Homilette for Tuesday, November 10, 2009

Memorial of Saint Leo the Great, pope and doctor of the Church

(Wisdom 2:23-3:9; Luke 17:7-10)

The passage from the Book of Wisdom today includes some of the most consoling words that Catholics hear at funerals. They especially give hope to families of those who have died after living justly and charitably over many decades. Since Wisdom was written in the Greek language neither Jews nor Protestants accept it in their canon of Scripture. Yet its message of hope is universal.

Wisdom was probably composed in the century before Christ in Alexandria, Egypt. In some ways the Jews in that context were dealing with the same challenges Christians today face. Individualism was on the rise along with skepticism and dissatisfaction with traditional beliefs. Formerly religious people were turning to pagan belief systems and secular philosophy while all felt the threat of persecution. The author turned to the Scriptures for answers to the questions that his co-religionists were asking under these conditions.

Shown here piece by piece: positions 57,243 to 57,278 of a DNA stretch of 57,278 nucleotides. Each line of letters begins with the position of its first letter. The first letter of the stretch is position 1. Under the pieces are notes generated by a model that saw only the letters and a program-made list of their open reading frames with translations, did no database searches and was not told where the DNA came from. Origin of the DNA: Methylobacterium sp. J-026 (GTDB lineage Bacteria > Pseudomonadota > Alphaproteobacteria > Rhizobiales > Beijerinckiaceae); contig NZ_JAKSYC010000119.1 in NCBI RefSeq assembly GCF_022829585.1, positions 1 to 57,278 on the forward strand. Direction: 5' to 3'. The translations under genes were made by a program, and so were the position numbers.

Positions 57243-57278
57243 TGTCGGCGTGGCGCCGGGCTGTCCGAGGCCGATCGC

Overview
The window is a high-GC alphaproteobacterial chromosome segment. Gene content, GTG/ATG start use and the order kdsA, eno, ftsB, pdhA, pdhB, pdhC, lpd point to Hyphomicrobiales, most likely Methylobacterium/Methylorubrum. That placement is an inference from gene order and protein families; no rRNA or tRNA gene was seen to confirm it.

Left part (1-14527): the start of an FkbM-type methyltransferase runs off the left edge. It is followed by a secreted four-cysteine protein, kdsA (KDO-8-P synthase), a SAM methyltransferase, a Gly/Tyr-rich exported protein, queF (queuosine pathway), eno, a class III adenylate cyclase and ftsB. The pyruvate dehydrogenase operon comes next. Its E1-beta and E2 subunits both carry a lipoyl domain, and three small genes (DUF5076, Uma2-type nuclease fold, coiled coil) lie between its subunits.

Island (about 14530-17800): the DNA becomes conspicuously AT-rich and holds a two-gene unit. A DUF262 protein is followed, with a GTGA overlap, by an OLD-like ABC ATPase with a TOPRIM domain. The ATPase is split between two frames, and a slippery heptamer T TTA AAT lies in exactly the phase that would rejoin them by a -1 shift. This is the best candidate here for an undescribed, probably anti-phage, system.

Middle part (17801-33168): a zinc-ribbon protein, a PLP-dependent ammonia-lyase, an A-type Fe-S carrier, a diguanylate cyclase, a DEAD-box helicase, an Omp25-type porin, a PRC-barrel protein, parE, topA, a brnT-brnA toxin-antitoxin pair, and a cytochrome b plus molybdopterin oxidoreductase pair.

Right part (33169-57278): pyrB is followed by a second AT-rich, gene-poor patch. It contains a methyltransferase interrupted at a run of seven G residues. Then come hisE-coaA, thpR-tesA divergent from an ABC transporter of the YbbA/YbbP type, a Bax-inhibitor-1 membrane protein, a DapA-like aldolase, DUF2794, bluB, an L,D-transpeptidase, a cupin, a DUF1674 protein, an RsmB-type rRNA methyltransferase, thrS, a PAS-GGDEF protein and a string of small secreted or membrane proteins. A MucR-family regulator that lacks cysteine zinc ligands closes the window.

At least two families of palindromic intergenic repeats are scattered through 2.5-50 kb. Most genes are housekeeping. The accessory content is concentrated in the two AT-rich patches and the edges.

One of the answers is related in today’s reading. God rewards the just for their virtue. Trials come with living. Indeed, God sends them to determine who is worthy of happiness with him. There is no mention of resurrection from the dead in Wisdom. However, we can see how Christians given the experience of Jesus’ resurrection would readily embrace this scripture.